Go Neo! (But even Neo took the Red Pill.)
…But Cordain cites only four studies of the paleo diet supporting his position that it actually improves health. And all four studies involved only a few dozen people over a few weeks. That’s too few people and too short a time to convince me that the improved blood sugar and cholesterol levels he saw were due to anything other than weight loss.
To determine the diet’s effects, I would like to see studies of hundreds or thousands of people, and I would like researchers to track not just blood sugar and cholesterol levels, but actual rates of diabetes and heart disease over several years.
Not sure you can check blood sugar, cholesterol levels, heart disease and diabetes, but there’s alwasys anthropology.
Really. Check into it. I think it’s science.
You might also check into zoology. You know. It’s that other science where animals are studied as though humans kinda aren’t animals; and I’m not sure, but I don’t think they’re typically checking blood sugar, cholesterol levels, heart disease and diabetes.
In “The paleo Answer,” Cordain doesn’t just imply that grains, beans and dairy are unnecessary. He writes that they’re loaded with toxic “anti-nutrients.” I found these chapters disturbing.
Stop the presses. Finally, scientific evidence. Jennifer Motl, freelance journalist, probably at about 20 bucks a pop (interesting number, given dark street corners in certain urban areas), is “disturbed.”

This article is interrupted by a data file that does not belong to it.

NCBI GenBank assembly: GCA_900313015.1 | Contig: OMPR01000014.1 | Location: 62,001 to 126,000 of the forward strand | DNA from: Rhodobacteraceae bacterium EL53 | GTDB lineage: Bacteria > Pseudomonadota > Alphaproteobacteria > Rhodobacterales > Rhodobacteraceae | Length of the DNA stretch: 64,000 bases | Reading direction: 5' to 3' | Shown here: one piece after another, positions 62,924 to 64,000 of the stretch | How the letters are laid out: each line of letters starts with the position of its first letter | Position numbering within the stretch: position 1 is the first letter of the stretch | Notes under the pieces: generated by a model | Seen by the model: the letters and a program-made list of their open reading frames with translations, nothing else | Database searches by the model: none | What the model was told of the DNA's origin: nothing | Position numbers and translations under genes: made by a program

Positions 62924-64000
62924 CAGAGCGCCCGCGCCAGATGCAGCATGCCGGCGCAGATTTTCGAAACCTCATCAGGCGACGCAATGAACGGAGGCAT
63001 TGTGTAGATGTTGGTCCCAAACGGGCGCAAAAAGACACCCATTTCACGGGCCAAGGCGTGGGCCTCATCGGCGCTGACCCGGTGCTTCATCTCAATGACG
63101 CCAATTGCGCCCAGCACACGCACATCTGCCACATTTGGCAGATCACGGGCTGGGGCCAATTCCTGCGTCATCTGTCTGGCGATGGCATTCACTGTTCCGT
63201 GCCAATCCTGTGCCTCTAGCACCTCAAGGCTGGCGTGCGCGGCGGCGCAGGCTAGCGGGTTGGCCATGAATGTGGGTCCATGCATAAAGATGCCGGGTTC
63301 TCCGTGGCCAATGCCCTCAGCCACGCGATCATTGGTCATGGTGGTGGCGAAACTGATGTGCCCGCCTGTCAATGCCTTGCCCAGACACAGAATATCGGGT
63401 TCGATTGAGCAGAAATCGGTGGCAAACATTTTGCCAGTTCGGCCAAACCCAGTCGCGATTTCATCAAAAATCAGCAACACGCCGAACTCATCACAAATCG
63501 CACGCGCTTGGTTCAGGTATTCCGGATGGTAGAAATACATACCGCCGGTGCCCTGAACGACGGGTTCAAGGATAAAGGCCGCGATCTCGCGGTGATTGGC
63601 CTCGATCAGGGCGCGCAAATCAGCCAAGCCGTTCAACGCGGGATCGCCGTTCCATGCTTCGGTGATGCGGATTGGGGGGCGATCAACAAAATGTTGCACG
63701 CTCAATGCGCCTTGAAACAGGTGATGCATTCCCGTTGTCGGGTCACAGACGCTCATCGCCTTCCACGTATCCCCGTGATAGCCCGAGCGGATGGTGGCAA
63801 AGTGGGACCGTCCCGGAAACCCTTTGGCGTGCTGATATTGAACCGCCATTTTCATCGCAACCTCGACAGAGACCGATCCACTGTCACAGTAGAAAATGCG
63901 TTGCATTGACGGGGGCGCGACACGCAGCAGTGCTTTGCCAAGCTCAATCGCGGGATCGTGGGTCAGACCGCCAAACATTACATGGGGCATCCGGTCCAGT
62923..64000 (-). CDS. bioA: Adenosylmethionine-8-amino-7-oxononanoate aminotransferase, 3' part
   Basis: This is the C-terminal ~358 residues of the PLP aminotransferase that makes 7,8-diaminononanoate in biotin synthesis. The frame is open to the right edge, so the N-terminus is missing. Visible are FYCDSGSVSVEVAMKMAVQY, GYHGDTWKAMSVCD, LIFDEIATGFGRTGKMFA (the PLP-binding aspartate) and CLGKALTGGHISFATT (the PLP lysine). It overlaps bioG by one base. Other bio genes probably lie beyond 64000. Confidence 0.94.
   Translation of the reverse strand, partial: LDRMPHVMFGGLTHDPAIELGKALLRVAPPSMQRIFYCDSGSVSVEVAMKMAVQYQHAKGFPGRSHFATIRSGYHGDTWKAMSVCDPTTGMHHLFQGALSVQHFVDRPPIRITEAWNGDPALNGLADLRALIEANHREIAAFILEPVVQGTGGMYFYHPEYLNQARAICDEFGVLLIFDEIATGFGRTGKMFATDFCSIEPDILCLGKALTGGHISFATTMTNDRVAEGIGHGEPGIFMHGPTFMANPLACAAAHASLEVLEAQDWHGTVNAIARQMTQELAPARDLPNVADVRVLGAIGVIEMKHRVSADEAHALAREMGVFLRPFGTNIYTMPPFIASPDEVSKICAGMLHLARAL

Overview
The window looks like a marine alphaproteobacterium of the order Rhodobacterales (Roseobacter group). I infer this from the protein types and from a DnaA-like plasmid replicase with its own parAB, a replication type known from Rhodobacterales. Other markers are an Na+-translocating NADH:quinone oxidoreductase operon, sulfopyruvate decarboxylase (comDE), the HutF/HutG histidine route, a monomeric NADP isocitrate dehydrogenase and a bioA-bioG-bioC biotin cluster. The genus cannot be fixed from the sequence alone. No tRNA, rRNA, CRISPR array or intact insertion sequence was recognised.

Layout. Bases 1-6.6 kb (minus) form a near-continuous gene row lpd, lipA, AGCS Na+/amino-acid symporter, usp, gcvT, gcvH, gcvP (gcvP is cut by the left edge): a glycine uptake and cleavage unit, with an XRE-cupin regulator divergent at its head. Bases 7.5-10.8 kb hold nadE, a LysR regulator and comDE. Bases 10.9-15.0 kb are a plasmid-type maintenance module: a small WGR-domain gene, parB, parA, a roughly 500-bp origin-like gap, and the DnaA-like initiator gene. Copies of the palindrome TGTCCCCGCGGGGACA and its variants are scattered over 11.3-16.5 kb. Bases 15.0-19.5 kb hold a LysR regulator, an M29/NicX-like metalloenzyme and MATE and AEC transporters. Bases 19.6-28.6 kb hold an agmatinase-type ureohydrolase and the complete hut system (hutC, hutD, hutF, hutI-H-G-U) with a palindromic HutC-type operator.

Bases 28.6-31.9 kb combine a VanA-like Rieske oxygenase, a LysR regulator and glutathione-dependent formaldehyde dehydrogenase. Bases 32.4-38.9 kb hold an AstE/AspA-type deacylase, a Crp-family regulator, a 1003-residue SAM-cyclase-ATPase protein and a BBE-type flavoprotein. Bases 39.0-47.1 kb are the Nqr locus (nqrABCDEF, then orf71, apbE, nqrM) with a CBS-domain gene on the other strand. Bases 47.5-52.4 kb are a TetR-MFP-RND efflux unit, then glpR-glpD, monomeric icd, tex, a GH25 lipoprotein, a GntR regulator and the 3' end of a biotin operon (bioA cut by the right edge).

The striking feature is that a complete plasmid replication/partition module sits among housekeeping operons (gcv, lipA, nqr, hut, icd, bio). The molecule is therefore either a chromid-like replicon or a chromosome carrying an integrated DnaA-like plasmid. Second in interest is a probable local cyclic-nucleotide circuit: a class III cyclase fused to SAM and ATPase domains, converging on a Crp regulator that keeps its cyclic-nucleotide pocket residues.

Well, fuck, I guess that just settles it. A registered dietitian is disturbed.
Although Cordain cited many small scientific papers, he didn’t have large, long-term studies to back up his assertions. He did, however, have some intriguing anecdotes from people whose health improved on his eating plan.
Yea, yea. “The plural of anecdote isn’t data.” Yea, yea, and how convenient, eh? especially when the onus of proof is upon you (see above). 4 million years of “anecdote” (scientific research didn’t get a super start until Food, Inc. and Drug, Inc. wanted to start selling you crap in a bag and among other things, began seeking out girls in high heels and short skirts on dark corners at 3am….oh, wait, that would be “freelance journalists who double as dietitians.”
Again, I would love to see more thorough research on hundreds of people following a paleo diet for years to see whether the majority of folks truly did end up with lower rates of diseases.
Pure, embarrassing ignorance. Even beyond the anthropology, hunter gathers have been studied for more than 200 years. Guess.
The paleo diet is difficult. And while I’m not entirely convinced it’s worth the effort, I don’t think it’s a harmful diet.
Difficult how? As opposed to eating out of boxes, bags, and cans? I suppose she has a point. Fuck physiology. Fuck biology. Fuck chemistry…and fuck your health.